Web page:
- d(i,j) is the distance between data points i and j in cluster C_I

#### Info

– We divide by |C_I|-1 because we do not include the distance d(i,i) in the sum

### Average inter-cluster distance

For every data point i in C_I (data point i in the cluster C_I) let

b(i) = min_{J \neq I}\frac{1}{|C_J|} \sum_{j \in C_J} d(i,j)

to be the **smallest** (therefore the min operator) mean distance of i to all points in any other cluster (any cluster of which i is not a member), where

- |C_J| is the number of points belonging to cluster J and
- d(i,j) is the distance between data points i and j in cluster C_J

#### Info

– The higher b(i), the better the assignment.

– We divide by |C_J| because we only calculate the distance for clusters where data point i is not included.

### Interpretation of the Silhouette Coefficient

- SC near +1: indicates that the sample is far away from the neighboring clusters
- SC of 0: indicates that the sample is on or very close to the decision boundary between two neighboring clusters
- SC near -1: indicates that those samples might have been assigned to the wrong cluster

### Visualizing the Silhouette Coefficient via Silhouette Plots

The following example shows the silhouette plots of clustering with a different number of clusters. Based on the silhouette plots, we can choose the optimal number of clusters.

The silhouette plots show the following results:

- We would prefer a number of clusters of 4 instead of 3, because due to the presence of groups with below-average silhouette scores (see cluster 0 for
`n_clusters=3`

, the black shape does not reach the red dotted line that represents the average silhouette scores) and also due to wide fluctuations in the size of the silhouette plots. - The thickness of the silhouette plot shows the cluster size. The silhouette plot for cluster 0 when
`n_clusters=3`

, is more significant in size owing to the grouping of the 2 sub-clusters (clusters 0 & 3 for n_clusters=4) into one big group.

### When to use the Silhouette Coefficient?

- The Silhouette Coefficient is intuitive and easy to understand because you can use the Silhouette plots to visualize the results. Therefore the Silhouette Coefficient has a high
**interpretability** - Silhouette Coefficient has a value range of
`[-1, 1]`

, from incorrect to highly dense clustering, with 0 overlapping clusters. The bounded range makes it**easy to compare the scores between different algorithms**. - If you value well-defined clusters: The Silhouette Coefficient aligns with the common notion of good clusters, which are both dense and well-separated.

### When not to use the Silhouette Coefficient?

If you are evaluating various clustering approaches: The Silhouette Coefficient may give an advantage to density-based clustering methods, and thus, may not be an equitable comparison metric for other types of clustering algorithms.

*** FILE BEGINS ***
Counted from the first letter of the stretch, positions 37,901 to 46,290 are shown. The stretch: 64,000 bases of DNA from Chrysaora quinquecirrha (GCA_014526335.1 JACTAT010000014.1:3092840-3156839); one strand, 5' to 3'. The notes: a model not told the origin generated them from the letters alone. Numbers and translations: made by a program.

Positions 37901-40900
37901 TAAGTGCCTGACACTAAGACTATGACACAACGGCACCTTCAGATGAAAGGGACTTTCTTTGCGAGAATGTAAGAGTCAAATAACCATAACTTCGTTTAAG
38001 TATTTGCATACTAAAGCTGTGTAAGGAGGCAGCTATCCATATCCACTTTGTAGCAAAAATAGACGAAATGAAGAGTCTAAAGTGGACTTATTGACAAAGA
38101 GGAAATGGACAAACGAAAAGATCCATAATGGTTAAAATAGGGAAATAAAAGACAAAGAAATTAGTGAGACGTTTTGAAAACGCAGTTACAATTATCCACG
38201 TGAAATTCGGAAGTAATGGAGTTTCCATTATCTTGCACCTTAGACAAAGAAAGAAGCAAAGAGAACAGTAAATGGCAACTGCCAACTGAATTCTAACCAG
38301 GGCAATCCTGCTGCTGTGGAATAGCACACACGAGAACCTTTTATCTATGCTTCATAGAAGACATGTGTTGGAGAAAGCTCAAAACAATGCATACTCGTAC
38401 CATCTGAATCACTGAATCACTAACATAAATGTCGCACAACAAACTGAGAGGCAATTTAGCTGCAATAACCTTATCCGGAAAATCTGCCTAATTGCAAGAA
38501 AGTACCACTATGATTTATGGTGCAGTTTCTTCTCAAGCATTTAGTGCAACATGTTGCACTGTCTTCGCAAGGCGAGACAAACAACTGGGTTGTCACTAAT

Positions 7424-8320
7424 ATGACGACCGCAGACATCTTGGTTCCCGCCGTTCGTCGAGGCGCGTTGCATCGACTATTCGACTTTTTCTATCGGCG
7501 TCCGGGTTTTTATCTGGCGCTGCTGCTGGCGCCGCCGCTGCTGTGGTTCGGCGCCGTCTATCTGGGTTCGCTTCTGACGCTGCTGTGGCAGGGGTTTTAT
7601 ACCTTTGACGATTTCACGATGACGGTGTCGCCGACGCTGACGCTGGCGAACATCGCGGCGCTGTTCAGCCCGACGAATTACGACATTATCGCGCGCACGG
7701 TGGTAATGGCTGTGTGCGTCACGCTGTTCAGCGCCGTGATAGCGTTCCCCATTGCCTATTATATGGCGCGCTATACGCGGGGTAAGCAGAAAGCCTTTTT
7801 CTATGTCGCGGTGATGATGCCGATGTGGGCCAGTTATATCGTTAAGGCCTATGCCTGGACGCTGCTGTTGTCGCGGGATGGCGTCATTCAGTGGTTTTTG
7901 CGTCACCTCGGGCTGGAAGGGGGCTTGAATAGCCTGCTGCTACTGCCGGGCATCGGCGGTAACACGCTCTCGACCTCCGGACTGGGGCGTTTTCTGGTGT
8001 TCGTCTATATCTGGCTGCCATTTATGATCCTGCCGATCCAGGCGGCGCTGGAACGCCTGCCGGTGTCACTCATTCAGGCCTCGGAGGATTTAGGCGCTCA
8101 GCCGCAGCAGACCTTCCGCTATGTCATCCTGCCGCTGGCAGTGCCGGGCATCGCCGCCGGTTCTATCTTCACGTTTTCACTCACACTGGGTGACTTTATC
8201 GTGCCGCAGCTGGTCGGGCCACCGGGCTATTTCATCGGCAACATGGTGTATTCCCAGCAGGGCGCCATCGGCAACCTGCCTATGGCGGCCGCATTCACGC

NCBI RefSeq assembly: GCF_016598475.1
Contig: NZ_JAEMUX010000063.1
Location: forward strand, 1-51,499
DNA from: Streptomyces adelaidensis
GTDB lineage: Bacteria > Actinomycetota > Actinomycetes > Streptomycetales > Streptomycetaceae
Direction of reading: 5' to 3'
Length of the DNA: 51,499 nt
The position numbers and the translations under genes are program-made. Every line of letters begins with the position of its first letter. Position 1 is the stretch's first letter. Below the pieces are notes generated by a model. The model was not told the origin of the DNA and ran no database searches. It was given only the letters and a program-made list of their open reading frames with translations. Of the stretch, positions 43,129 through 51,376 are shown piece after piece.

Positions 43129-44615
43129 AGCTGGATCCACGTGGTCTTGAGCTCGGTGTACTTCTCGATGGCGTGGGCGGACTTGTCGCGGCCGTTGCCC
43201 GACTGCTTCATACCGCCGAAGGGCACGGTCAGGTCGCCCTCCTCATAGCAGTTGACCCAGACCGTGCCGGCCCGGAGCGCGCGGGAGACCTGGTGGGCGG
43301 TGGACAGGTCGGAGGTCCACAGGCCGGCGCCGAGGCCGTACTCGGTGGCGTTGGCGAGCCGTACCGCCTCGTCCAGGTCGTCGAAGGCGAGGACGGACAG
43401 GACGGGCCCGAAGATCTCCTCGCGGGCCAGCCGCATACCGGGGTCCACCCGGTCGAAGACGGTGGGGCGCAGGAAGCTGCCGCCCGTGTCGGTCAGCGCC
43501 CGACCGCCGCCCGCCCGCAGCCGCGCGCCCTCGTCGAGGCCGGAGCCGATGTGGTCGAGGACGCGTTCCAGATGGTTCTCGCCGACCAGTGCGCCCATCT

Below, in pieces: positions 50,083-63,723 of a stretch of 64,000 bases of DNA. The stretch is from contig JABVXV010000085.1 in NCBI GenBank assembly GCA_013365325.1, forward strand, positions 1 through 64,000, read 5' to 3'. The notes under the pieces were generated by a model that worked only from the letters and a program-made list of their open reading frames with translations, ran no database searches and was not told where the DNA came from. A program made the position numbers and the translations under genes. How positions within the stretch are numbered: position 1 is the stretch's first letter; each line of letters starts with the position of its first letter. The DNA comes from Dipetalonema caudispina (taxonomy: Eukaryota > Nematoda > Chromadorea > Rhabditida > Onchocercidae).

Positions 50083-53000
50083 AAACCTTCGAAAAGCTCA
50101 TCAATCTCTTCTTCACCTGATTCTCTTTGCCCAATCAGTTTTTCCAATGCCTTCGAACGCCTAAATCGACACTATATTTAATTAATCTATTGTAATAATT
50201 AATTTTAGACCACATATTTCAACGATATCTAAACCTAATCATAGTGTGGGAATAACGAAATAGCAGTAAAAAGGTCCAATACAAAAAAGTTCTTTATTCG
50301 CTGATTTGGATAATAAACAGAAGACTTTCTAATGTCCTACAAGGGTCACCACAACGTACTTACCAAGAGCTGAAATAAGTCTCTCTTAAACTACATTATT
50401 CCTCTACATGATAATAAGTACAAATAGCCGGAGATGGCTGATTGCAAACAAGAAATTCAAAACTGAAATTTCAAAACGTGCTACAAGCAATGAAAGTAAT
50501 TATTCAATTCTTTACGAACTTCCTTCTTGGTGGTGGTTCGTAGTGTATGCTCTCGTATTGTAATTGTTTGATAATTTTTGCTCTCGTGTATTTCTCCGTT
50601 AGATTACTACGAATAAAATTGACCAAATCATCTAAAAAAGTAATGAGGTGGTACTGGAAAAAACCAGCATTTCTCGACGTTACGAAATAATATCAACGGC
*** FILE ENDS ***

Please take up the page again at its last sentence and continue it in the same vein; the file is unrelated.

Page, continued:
### Calculate Silhouette Coefficient in Python

```
from sklearn.metrics import silhouette_score
data = [
[5.1, 3.5, 1.4, 0.2],
[4.9, 3. , 1.4, 0.2],
[4.7, 3.2, 1.3, 0.2],
[4.6, 3.1, 1.5, 0.2],
[5. , 3.6, 1.4, 0.2],
[5.4, 3.9, 1.7, 0.4],
]
clusters = [1, 1, 2, 2, 3, 3]
s = silhouette_score(data, clusters, metric="euclidean")
```

## Fowlkes-Mallows Score

#### Fowlkes-Mallows Score Summary

**pairwise precision and recall**. A higher score signifies higher similarity. Fowlkes-Mallows Score always takes on a

**value between 0 and 1**and a higher index stands for better clustering.

\text{FM} = \sqrt{\frac{TP}{TP+FP} * \frac{TP}{TP+FN}}

where

- TP: the number of pairs of points that belong to the same clusters in both the true labels and the predicted labels.
- FP: the number of pairs of points that belong to the same clusters in the true labels and not in the predicted labels.
- FN: the number of pairs of points that belongs in the same clusters in the predicted labels and not in the true labels.

### When to use the Fowlkes-Mallows Score?

- If you have doubts about the clusters: The Fowlkes-Mallows Score is a versatile measure that does not impose any assumptions on the underlying cluster structure, making it suitable for all clustering techniques.
- You want a
**basis for comparison**: The bounded range of the Fowlkes-Mallows Score between 0 and 1 offers a convenient benchmark for evaluating the performance of different clustering algorithms.

### When not to use the Fowlkes-Mallows Score?

- You do not have the ground truth labels: Fowlkes-Mallows Scores are extrinsic measures and require ground truth cluster assignments.

### Example of How to Calculate the Fowlkes-Mallows Score

The following picture shows how to calculate the Fowlkes-Mallows Score.

Like in the example where we calculated the Rand Index, we analyze all value pairs from the dataset and their predicted clusters. Note that we only count the value pairs, so all TP pairs, as well as FP and FN are counted per value pair, even if for the TP values, the value pair is the same in the predicted and true cluster (we do not count by the number of clusters).

In the following section, I also computed the same example in Python to prove that the results from the example are correct.

### Calculate the Fowlkes-Mallows Score in Python

The following Google Colab shows the implementation of all the clustering performance measurements in this article. The last implementation is the computation of the Fowlkes-Mallows Score from our example.

```
from sklearn.metrics import fowlkes_mallows_score
labels = [0, 0, 0, 1, 1, 1]
labels_pred = [1, 1, 2, 2, 3, 3]
FMI = fowlkes_mallows_score(labels, labels_pred)
```

**Read my latest articles:**